By the second day after the stroke the wild rolling had stopped though he was still seeing double. He also reported something I found strange. Looking at a blue grey chair he said he saw two chairs, one blue grey and one bright red. Since he’s partially color blind and can’t see red anyway, I kind of wondered about that description. How do you see a red chair when you can’t see red? I pointed out how much better the eye was looking and that pleased him.

The following morning he told me the chair was still double but it was now the same color, blue grey like I saw it, on both chairs. The eye was doing an occasional twitch to one side but was otherwise mostly focusing. The staff still wanted an eye patch saying it would help get rid of his double vision and improve his balance. I suspect the real reason was that not everyone finds a Mad Eye as amusing as I do and maybe the patch would also make other people more comfortable.

Yesterday, he looked normal again. He told me he was still seeing double but the images were very close together and almost normal. Our visitors assured him it was not really noticeable. This morning, he sat in his chair having his morning tea. He was looking all around the room, near and far away. He announced in a voice of great satisfaction,

“I’m not longer seeing double. The eyes are working together again.”

Of all the things that could go wrong after a stroke, the whole Mad Eye Moody look is one I could live with. I must say, though, we’re both relieved it is gone.

Years ago when I was into training as a geneticist, I was expected to attend many of the same resident lectures and rounds doctors in training had to go to. Biochemistry rounds conflicted with neurology rounds. I recall one of my supervisors shrugging and saying,

“You’ll get more out of biochemistry than neurology. Neurology is black box medicine and they really have no idea what’s going on in there. Treatment consists of whacking it with a drug or an electric shock to see what happens and hoping for the best.”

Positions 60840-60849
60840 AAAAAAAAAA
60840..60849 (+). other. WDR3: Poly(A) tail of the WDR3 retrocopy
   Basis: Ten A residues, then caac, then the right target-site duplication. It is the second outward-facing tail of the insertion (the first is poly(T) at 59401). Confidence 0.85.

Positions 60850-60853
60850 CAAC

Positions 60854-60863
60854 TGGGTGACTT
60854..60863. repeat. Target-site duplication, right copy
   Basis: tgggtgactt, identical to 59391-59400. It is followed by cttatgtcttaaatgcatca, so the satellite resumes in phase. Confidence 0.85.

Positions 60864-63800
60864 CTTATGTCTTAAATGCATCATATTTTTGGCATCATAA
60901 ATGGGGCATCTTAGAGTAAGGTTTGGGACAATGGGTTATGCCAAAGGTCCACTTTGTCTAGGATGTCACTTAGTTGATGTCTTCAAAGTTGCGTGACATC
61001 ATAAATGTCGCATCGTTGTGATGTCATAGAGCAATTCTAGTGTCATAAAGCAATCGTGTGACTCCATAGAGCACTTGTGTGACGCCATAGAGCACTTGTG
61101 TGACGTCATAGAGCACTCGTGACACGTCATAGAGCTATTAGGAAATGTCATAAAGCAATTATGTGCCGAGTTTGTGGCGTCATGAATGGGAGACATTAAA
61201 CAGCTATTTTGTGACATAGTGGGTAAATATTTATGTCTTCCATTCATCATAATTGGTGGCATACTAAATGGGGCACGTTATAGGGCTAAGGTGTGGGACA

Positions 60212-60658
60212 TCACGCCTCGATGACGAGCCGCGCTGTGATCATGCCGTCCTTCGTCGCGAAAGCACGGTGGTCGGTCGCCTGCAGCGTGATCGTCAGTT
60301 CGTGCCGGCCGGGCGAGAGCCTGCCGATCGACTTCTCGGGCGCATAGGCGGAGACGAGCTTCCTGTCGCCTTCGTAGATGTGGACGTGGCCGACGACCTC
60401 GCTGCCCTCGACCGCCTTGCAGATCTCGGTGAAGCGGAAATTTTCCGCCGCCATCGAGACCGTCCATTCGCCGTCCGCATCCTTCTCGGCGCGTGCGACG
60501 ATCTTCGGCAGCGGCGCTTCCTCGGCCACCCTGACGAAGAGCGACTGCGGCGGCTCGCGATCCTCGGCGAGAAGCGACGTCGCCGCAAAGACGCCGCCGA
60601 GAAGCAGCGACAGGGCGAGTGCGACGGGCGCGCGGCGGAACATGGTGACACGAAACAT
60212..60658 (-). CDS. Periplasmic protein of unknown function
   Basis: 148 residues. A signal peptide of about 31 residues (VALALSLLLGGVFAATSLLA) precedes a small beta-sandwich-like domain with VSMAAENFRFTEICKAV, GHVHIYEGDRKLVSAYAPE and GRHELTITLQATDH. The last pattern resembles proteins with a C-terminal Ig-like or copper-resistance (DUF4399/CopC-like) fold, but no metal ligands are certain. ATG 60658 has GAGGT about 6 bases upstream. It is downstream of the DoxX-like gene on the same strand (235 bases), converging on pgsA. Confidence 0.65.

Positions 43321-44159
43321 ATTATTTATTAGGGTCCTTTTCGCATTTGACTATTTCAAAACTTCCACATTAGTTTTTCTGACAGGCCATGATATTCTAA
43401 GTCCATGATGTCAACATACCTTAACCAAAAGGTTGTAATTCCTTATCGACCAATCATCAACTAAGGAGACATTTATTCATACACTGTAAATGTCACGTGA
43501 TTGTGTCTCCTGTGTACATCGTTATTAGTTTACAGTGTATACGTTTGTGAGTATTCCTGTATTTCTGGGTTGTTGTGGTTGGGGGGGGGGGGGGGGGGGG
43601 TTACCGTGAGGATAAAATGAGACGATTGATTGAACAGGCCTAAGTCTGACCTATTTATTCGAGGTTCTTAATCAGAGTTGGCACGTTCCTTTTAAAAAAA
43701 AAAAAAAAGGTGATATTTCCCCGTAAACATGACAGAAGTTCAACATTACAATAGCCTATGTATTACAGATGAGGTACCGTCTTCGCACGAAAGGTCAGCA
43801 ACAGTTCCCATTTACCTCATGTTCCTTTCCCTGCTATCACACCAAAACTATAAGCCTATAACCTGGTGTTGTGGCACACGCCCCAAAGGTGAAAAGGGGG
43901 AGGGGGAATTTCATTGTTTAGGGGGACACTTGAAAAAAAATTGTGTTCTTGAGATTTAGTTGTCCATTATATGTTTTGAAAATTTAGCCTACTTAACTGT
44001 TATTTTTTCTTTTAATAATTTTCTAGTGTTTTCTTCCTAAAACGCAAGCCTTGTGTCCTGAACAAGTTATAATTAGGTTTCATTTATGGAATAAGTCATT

When I asked the doctor about the arrival of Mad Eye and his apparent imminent exiting from the stage, all I got was some incoherent muttering about the third trigeminal nerve and a shrug. The doctor then rolled his own eyes (together) to indicate he had no idea. I guess neurology is still a black box.

Back At His Computer

We got home yesterday. How are we doing? We have additional bars and supports in the bathroom as per the instruction of the occupational therapist. He has a seat to sit on while he showers that works well. The bed is in a new spot to better accommodate his walker. Each day he gets more function back.

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Our years of living in a travel trailer are certainly coming in handy in a strange way. Every time you move your trailer to a new location you have to rearrange stuff and adjust and adapt. You have to deal with small problems like the hose doesn’t reach the faucet or the electric hook up is opposite what you need. All those lessons in adaptation are perfect now as we adapt our home to this new reality. Aging is about adaptive living.

He has a pleasant, easy going, and patient personality. He says please and thank you all the time. He gives soft voiced gentle instructions. If I can’t do it right now, he is content to wait until I can. He gives reminders and suggestions in positive constructive ways. That makes this so much easier.

And his spirits are high. He wrote a paper in his head while lying there and now he’s getting his thoughts on paper, virtual paper that is. I suspect he might only get an hour or so before he fades and needs to have a nap but getting that hour of work in is more important than all the admonishes and advice of anyone else.

Right now my most annoying issue is that he always handled the laundry. Since the washer and dryer are in the basement, I have to take over that job, at least for now. I never used the new washer. It was a royal pain to figure it out and patience is not one of my virtues.

He actually lasted only 30 minutes at his computer and he’s having a nap now. I am going to go shower while he does. After that, I will start the next load of laundry and try to figure out how that the dryer works.

Recovery continues

I wish I could say everything is wonderful on the recovery front. It isn’t. We are not back where we were. We are in a holding pattern with very slight increments of improvement.